In his book entitled: "Al-Fihrist", under the first part of the initial paper,6 Ibn al-Nadim makes reference to certain quotations of Al-Baladhuri. Ibn al-Nadim, quoting Ibn 'Abbas, notes that the first people to write in the Arabic script were three men from the tribe of "Bulan" in Anbar. Inhabitants of Anbar learned to write from the inhabitants of Hirah.
Ibn Khaldun too, in his introductory chapter: "Fi Annal-Khatta wa al-Kitabah min `Idad al-Sana'i ` al-Insaniyyah", refers to and confirms Al-Baladhuri's words.7
By quoting authentic narrations, Al-Baladhuri narrates that at the advent of Islam there were only a few literate persons. He says:
"At the advent of Islam there were only seventeen men who could write, namely: `Umar ibn al-Khattab, `Ali ibn Abi Talib (AS), `Uthman ibn `Affan, Abu `Ubaydah al-Jarrah, Talhah, Yazid ibn Abi Sufyan, Abu Hudhayfah ibn Rabi'ah, Hatib ibn al-`Amiri, Abu Salamah al-Makhzumi, Aban ibn Sa'id al-'Umawi, Khalid ibn Said al-Umawi, `Abdullah ibn Sa'd ibn Abi Sarh, Huwaytib ibn `Abd al-`Uzza, Abu Sufyan ibn Harb, Mu'awiyah ibn Abi Sufyan, Juhaym ibn al-Salt, and `Ala' ibn al-Hadirami who was not from the Quraysh but rather an ally of the Quraysh."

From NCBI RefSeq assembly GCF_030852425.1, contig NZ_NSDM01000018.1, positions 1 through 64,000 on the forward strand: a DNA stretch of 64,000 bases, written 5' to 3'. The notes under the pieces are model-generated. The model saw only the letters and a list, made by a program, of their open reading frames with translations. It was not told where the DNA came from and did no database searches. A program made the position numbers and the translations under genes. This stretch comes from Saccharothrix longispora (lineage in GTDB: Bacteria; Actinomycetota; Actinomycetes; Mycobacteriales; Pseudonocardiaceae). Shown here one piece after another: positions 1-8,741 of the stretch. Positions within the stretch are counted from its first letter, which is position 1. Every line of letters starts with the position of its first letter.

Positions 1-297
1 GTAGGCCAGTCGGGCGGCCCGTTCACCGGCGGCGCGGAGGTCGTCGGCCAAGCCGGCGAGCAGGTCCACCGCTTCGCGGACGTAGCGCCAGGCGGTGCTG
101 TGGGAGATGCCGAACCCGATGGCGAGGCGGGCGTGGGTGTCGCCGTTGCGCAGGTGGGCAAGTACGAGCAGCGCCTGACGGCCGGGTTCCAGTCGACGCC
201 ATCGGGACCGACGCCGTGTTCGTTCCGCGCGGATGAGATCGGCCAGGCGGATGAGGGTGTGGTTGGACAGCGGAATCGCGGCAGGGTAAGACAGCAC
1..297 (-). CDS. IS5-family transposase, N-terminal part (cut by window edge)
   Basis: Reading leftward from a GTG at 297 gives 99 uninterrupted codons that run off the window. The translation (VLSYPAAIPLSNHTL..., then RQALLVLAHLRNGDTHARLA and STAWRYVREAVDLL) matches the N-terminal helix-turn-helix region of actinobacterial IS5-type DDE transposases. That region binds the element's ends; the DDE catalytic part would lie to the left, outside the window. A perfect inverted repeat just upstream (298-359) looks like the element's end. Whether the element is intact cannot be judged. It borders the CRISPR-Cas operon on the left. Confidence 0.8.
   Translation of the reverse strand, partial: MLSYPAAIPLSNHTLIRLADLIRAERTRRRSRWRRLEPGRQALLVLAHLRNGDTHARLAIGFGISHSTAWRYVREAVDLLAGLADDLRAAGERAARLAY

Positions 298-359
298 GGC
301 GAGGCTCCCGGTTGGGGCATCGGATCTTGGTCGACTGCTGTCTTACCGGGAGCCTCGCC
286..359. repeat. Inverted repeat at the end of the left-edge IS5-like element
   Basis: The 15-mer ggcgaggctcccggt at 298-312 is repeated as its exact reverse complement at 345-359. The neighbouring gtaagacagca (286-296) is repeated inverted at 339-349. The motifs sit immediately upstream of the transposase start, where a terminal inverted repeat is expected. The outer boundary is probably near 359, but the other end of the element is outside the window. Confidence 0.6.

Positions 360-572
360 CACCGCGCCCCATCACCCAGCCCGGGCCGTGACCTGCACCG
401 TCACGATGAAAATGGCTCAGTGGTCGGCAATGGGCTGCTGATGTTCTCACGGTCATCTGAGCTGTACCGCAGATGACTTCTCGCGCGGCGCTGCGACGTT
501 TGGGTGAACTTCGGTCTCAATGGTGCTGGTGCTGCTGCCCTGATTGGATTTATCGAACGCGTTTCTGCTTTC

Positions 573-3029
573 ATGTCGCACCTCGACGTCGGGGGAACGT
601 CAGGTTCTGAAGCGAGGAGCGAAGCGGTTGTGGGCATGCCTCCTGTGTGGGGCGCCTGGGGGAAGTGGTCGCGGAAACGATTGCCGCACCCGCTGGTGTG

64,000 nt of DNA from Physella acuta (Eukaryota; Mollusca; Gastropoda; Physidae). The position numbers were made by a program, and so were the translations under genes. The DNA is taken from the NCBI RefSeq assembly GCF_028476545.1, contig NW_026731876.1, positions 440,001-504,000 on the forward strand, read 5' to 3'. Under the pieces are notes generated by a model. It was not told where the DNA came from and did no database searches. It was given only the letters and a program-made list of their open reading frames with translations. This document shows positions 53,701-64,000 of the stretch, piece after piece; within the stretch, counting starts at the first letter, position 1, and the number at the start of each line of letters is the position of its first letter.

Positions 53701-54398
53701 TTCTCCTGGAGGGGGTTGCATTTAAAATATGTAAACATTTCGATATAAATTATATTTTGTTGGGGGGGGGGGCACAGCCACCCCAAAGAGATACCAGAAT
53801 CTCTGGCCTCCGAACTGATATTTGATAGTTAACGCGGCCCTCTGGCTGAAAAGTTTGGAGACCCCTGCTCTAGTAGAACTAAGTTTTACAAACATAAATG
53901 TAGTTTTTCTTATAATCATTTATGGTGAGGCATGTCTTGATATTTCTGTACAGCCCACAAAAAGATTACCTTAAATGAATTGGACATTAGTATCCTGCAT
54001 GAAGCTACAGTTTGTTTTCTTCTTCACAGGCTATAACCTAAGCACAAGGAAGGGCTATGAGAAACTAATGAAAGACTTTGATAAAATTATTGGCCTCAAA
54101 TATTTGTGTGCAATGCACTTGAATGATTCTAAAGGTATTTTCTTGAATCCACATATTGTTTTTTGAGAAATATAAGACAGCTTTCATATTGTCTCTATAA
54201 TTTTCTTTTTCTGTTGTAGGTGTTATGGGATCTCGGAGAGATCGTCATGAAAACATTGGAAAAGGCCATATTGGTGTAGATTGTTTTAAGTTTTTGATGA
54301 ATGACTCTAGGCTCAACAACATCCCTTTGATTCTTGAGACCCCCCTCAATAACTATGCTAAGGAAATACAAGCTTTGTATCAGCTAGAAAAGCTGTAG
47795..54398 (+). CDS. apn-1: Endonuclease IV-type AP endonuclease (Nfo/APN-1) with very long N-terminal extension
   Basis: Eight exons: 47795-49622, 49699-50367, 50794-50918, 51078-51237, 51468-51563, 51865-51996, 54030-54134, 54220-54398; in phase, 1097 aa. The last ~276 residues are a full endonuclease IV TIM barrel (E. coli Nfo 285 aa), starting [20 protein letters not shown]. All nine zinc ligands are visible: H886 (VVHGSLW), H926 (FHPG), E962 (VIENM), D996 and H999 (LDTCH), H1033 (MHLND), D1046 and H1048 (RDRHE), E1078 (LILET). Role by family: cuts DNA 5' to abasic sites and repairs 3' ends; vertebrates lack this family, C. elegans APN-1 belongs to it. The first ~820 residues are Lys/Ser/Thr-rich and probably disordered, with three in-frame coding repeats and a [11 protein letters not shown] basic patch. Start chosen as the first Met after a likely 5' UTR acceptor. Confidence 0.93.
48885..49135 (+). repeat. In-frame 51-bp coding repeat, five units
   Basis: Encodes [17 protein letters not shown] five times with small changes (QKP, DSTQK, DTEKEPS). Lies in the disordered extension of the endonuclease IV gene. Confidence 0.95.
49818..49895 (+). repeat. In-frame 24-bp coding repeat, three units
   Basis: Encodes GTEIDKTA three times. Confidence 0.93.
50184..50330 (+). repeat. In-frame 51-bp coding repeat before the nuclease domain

Al-Baladhuri names only one Quraysh lady, Shifa', the daughter of `Abdullah `Adawi, who could read and write in the Age of Ignorance concurrent with the advent of Islam. Later, she professed Islam and was regarded as one of the early emigrants.
"This lady is one and the same person who taught Hafsah, the wife of the Prophet (SA), to write. One day, the Prophet (SA) said to Shifa': `It will be a good thing if you teach Hafsah `Ruqyat al-Namlah,8 as you taught her writing'."
Then, naming some Muslim women who could both read or write, or both, Al-Baladhuri reports:
"Hafsah, the wife of the Prophet (SA), could write, so could Umm Kulthum, the daughter of `Uqbah ibn Abi Muit (one of the women who emigrated early). `A'ishah, daughter of Sa'd said that her father taught her to write. Karimah, daughter of Miqdad, could also write. `A'ishah (the wife of the Prophet) could read but not write, and Umm Salamah stood in a similar condition."